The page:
Friday, June 4th, 2010 | Uncategorized | No Comments
Sky TV leads the way in helping consumers save carbon
The satellite broadcaster Sky introduced auto-power-down for set-top boxes in consumers’ homes in 2007. That single action saves twice as much carbon as Sky itself emits in its own operations.
It is often the case that companies can save much more carbon through influencing their customers than they control directly. But examples of companies actively using that influence are very rare.
Why is that?
Many companies seem not to have realised that this influence exists. Part of the reason may be that there is no commonly used term for this kind of activity. ‘Footprint’ is a known term for an organisation’s and it therefore dominates companies’ thinking in this area.
The Guardian recently used the word ‘brainprint’ for this – the broader influence that companies have on saving carbon. Global Cool Foundation has noticed that brainprint usually dwarfs footprint. Jo Kenrick, Chair of the Marketing Society, is on to it too. In a recent talk, she called for much more innovation around products and services that enable consumers to save carbon.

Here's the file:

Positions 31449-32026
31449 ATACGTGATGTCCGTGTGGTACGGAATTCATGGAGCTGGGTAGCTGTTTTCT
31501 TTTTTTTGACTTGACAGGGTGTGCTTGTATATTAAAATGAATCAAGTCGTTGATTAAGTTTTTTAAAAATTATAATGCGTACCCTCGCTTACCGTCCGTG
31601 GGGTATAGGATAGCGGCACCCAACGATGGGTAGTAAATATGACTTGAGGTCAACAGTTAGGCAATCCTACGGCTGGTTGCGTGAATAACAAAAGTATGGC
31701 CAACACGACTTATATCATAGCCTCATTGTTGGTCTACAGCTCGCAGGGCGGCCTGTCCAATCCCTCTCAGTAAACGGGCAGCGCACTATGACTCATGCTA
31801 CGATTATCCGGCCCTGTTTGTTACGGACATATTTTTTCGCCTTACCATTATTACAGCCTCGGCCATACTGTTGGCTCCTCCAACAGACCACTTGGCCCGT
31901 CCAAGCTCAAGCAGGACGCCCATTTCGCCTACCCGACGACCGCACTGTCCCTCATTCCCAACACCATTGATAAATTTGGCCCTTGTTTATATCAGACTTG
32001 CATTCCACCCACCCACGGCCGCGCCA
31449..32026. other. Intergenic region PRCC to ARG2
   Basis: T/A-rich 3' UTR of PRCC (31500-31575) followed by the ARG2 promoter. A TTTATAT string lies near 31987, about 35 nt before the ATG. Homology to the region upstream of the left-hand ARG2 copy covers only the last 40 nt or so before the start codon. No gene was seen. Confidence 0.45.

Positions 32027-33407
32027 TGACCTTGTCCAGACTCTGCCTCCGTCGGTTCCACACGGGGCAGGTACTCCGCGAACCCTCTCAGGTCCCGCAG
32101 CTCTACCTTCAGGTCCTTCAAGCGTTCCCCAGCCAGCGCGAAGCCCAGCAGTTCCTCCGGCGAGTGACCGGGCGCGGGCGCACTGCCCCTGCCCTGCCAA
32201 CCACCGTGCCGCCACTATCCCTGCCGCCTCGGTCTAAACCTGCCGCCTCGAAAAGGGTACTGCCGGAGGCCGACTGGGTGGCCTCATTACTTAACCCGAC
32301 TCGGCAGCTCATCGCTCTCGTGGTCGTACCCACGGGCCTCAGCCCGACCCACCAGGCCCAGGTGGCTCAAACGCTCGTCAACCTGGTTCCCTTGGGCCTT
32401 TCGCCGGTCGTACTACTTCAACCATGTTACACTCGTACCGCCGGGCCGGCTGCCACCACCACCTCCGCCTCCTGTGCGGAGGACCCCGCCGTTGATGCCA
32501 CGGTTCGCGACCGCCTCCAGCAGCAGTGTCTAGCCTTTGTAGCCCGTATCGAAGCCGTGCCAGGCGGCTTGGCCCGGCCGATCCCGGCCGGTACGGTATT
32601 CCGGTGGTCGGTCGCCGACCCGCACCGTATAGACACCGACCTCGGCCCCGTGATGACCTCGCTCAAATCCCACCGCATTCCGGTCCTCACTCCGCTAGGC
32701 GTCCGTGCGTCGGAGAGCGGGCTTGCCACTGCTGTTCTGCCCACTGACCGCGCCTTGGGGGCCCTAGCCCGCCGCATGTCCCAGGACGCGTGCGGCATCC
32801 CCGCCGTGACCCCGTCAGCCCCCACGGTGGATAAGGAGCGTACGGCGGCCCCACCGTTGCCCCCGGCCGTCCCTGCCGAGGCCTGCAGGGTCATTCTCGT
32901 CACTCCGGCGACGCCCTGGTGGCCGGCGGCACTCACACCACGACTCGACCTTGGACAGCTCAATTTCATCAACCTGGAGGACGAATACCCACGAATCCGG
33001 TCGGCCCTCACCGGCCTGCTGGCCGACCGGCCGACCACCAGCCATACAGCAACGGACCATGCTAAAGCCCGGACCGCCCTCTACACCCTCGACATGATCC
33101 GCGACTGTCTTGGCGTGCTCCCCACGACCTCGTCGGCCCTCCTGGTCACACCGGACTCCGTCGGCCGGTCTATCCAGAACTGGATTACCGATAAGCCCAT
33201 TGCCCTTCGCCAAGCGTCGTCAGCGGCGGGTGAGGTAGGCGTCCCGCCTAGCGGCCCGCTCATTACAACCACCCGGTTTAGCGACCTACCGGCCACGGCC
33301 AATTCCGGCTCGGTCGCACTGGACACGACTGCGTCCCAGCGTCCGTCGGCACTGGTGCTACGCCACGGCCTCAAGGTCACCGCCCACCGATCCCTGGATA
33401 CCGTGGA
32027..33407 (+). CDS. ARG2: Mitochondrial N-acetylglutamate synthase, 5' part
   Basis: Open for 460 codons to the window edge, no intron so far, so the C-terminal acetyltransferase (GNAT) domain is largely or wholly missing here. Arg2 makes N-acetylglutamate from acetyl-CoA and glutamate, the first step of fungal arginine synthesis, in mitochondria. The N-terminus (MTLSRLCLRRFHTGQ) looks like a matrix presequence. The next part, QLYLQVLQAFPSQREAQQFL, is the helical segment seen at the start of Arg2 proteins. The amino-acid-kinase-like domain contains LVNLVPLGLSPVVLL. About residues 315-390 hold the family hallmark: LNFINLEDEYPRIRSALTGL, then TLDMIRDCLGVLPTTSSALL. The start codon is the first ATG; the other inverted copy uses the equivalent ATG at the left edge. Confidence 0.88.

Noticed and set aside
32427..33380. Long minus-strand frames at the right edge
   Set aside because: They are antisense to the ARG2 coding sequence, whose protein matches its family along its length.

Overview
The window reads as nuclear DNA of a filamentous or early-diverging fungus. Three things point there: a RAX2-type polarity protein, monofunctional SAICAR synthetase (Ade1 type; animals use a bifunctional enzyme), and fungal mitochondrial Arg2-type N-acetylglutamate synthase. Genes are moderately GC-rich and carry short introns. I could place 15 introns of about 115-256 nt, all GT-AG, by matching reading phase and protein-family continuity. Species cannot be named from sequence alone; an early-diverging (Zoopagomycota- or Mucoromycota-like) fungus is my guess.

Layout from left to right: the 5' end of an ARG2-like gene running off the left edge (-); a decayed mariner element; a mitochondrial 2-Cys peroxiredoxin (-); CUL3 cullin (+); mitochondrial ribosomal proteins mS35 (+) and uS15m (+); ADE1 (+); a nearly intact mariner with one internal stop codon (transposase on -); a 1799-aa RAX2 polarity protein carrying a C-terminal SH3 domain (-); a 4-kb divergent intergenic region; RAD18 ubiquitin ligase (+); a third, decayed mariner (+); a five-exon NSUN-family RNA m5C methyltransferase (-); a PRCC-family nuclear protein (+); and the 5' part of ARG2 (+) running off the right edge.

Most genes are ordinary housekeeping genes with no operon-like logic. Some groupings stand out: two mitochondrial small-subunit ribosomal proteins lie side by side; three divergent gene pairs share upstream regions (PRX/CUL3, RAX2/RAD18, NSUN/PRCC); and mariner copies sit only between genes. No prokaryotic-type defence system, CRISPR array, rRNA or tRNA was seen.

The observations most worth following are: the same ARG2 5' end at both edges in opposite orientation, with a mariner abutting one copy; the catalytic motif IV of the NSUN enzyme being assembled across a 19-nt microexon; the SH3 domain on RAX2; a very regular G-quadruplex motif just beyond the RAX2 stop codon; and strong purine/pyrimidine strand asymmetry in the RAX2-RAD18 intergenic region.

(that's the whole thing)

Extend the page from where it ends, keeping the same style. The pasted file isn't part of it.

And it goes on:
We have also noticed that companies often think they don’t have the right to talk to their customers about saving carbon. Lots of companies think that someone should be talking to consumers about saving carbon, just not them.
But you do not have to talk to consumers about carbon itself. For example, the Global Cool campaign works with many brands (including Eurostar, Mr & Mrs Smith, ASOS, Live Nation, and London Fashion Week) to inspire and enable consumers to make green choices – just by making them attractive and easy.
We run Global Cool, the only online magazine in the UK truly inspiring the mainstream to live greener
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